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Saturday, February 16, 2008

Anti-Semitic Flyer Attacks Democrat in Primary

Pam's House Blend:

Boy what a trifecta in that headline - and there's a dash of homophobia for extra seasoning!

In Tennessee's 9th district (Memphis and environs), Rep. Steve Cohen, who is Jewish, is being attacked in an flier (left, "Memphis Congressman Steve Cohen and the Jews hate Jesus") distributed by a black homobigoted pastor from Murphreesboro not even from Cohen's district, Rev. George Brooks. Cohen's opponent, Nikki Tinker, who happens to be black as well, and was called to condemn the flier. (WaPo)

From the Washington Post:

While he says he has plenty of support from the "old guard" African-American leaders in his district, Cohen is having difficultly wooing influential black colleagues from Congress to campaign on his behalf. He'll surely be looking for support from Rep. John Lewis (D-Ga.), who is scheduled to be honored as this year's April 4th Foundation awards banquet in Memphis along with actor/singer Harry Belafonte - whose sister, Shirley Cooks, coincidentally, serves as Cohen's chief of staff.

Cohen battled racial and religious innuendo in his 2006 campaign for Congress, but not anything as blunt as the flier he received last week. After winning, he tried unsuccessfully to become the first white member of the Congressional Black Caucus, leaving him decidedly white.

The Malcontent comments:

So why am I writing about this, apart from my complete disdain for anti-Semites? Because Cohen has also been attacked in the past by black ministers for supporting the inclusion of gays in hate-crimes legislation.
The story broke yesterday, and yet, as far as I can tell, the list of people and entities that have failed to respond in any way to this vicious fusillade include Tinker herself, who declined a request for comment, the Democratic Party (in the guise of either the DCCC or DNC), the Human Rights Campaign, and the National Gay and Lesbian Task Force.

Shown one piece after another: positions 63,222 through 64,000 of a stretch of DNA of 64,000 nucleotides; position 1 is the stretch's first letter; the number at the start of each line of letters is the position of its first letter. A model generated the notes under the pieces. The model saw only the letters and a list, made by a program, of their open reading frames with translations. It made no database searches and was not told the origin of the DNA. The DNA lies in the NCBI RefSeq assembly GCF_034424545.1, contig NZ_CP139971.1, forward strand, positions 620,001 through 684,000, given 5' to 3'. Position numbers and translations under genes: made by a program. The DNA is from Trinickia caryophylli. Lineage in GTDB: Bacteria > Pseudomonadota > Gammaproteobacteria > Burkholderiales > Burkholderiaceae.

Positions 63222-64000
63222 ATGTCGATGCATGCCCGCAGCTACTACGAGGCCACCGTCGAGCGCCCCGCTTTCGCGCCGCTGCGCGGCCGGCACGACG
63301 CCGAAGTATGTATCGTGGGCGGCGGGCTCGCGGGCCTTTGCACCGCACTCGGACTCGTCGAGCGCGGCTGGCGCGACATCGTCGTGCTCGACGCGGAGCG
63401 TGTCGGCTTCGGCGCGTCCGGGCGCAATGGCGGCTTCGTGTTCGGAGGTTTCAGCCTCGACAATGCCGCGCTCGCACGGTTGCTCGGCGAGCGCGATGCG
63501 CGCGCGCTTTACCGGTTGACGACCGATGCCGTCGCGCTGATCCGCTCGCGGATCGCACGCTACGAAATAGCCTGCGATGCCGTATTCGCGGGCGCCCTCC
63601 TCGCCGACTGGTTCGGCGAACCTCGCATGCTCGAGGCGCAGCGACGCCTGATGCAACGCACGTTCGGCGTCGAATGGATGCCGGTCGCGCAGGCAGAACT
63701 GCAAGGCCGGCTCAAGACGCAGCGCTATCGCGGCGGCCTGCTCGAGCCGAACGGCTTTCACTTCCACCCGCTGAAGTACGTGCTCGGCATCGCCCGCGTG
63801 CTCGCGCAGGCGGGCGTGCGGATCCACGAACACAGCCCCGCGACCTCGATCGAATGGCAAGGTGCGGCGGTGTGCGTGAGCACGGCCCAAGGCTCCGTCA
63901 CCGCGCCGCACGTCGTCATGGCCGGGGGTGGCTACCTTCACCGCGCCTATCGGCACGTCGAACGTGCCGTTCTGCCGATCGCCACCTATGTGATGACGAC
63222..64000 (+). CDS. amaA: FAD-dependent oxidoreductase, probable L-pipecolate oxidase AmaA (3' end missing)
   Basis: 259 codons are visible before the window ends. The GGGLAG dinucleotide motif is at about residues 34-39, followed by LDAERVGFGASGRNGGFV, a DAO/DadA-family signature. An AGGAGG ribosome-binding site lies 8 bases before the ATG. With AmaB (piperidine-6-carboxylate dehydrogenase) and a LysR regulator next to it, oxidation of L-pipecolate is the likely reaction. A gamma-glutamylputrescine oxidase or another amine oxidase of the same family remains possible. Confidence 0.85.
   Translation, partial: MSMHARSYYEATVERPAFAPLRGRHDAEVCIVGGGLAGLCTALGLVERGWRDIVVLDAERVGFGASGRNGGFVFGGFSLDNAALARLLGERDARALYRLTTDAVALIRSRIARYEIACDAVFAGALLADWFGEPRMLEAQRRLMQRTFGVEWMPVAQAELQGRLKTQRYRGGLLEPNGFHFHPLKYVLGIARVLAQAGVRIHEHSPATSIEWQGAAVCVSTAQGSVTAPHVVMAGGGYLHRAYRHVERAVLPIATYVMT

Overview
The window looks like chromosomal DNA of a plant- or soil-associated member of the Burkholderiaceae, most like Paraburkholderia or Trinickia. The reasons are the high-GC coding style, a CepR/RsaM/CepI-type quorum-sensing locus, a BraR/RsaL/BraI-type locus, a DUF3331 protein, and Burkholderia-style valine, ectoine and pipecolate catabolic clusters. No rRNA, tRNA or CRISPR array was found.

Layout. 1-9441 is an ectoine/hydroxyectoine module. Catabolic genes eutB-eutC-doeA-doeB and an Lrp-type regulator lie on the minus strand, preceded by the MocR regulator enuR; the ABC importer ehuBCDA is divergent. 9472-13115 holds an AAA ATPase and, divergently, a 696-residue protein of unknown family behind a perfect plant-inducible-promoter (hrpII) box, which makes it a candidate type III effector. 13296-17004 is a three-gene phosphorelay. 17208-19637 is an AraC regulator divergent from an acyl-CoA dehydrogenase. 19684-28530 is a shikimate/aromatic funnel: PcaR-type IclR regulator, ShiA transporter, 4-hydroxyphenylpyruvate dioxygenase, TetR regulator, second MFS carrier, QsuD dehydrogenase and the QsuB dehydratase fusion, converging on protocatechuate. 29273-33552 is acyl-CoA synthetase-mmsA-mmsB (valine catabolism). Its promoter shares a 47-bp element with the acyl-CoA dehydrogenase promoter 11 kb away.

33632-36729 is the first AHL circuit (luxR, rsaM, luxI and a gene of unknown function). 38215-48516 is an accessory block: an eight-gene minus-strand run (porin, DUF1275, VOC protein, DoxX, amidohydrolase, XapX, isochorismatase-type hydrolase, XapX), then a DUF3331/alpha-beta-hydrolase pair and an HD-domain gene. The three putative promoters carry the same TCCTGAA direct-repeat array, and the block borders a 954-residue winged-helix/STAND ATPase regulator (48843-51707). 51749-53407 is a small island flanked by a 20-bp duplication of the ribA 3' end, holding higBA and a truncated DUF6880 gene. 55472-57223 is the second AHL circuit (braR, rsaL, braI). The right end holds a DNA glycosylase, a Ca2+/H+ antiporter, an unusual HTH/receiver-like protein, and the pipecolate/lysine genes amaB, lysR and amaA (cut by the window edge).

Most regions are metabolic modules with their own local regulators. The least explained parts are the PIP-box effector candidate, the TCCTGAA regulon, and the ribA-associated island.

One would think that the Log Cabin Republicans would be all over this, but they aren’t. It would be a great way to show that anti-Semitism and anti-gay animus, particularly in the realm of political campaigns, are not the sole province of the GOP. It would also be a good way to set themselves apart from groups like HRC and NGLTF, with whom some critics say Log Cabin works too closely, too often. Log Cabin, and anyone who claims to be promoting equality and dignity for gays, Jews or any other minority group, needs to loudly condemn such bald hatred, no matter which political party (or race) from which it emanates.

Instead, HRC, with its laser-beam focus on gay-rights issues, is busy yammering on about health care, while Matt Foreman is busy attacking one of the strongest supporters of gay issues in history.

Wednesday, February 13, 2008

Frantic Fundraising from Norm's Campaign

I had a 6 pm call from Senator Coleman's Senate campaign, asking for a specific, generous donation.

Because it's late winter and I'm sometimes bored, my new response to unwelcome telemarketing calls is to not interrupt or hang up, but to let the caller finish their spiel. I find this especially gratifying with a political call, because the more time I can waste by keeping the caller engaged, the less time they have to work more names on their list.

I know this year's Senate race is 'important' to the overall headcount in the World's Most Exclusive Club, but I really think Minnesota is facing a weak menu of options in the general election. I could potentially not vote for any Senate candidate...... we'll see.

Anyway, when the caller finally asked for a specific dollar amount and took a breath, I let him know that I didn't plan to vote for the Senator, much less donate money. This wasn't enough to end the call...... I heard a few more tired talking points, after which the caller asked for a lesser amount. Now I was fascinated, given that I had said I wasn't even going to vote for Norm, and the requests for cash weren't stopping.

I was asked about my party affiliation (I no longer claim any), and I was asked who I was supporting, and I have no answer to that question. I think this whole conversation killed almost 4 minutes.

Mission accomplished... I would have been okay with talking even longer.

Rod Grams Possibly Challenging Norm Coleman is on the Hill

The Hill. This story reused the same quotes obtained by the Pioneer Press. The story also was posted on MPR's Polinaut.

Kudos to Checks and Balances for breaking this story (registration required).